Exhibition of batiks celebrates the genesis of Indigenous women’s art practice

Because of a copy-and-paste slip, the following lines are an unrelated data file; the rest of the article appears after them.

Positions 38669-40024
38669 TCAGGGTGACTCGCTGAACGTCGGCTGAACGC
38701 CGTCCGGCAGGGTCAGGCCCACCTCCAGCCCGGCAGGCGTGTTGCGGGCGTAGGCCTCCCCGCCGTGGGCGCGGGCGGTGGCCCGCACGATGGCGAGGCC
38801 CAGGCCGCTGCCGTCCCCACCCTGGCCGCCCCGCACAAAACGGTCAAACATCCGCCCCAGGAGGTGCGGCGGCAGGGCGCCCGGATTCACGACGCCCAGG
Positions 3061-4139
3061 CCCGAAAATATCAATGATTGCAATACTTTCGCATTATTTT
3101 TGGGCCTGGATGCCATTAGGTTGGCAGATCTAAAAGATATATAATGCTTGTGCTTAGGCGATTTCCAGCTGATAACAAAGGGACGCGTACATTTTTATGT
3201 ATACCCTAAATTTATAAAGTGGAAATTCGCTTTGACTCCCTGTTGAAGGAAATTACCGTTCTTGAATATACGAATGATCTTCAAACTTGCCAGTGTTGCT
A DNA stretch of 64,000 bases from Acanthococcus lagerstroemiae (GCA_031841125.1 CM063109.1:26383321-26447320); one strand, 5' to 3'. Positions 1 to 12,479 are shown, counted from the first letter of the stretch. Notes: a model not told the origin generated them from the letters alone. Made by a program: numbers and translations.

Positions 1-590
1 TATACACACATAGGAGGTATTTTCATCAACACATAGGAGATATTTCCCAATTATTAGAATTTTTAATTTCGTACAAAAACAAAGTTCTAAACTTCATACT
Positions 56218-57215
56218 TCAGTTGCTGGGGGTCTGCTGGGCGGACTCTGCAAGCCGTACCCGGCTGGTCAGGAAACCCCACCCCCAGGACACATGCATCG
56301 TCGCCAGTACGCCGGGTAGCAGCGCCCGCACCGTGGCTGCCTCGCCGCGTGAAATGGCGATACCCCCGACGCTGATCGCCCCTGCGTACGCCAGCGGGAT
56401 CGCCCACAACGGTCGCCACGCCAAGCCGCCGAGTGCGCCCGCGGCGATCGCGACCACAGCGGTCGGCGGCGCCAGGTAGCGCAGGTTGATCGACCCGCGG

Desert Lines: Batik from Central Australia brings together around 60 selected works from the collection of the National Gallery of Victoria, each illustrating the unique and distinct batik styles of five central desert communities: Ernabella, Fregon, Utopia, Yuendumu and Kintore. Batik – a method of wax resist fabric printing – was first introduced to Indigenous women in 1971 and each of the five desert communities has approached the medium in artistically distinct ways. This exhibition will highlight the significance of batik work for women of the desert and enable links to be made between batiks and paintings of Pitjantjatjara, Anmatyerr, Alyawarr, Walpiri and Pintupi artists. It will also reveal differences in iconography, subject matter, palette and approaches to the hot wax and painting mediums across time and space. As senior curator of Indigenous art at the

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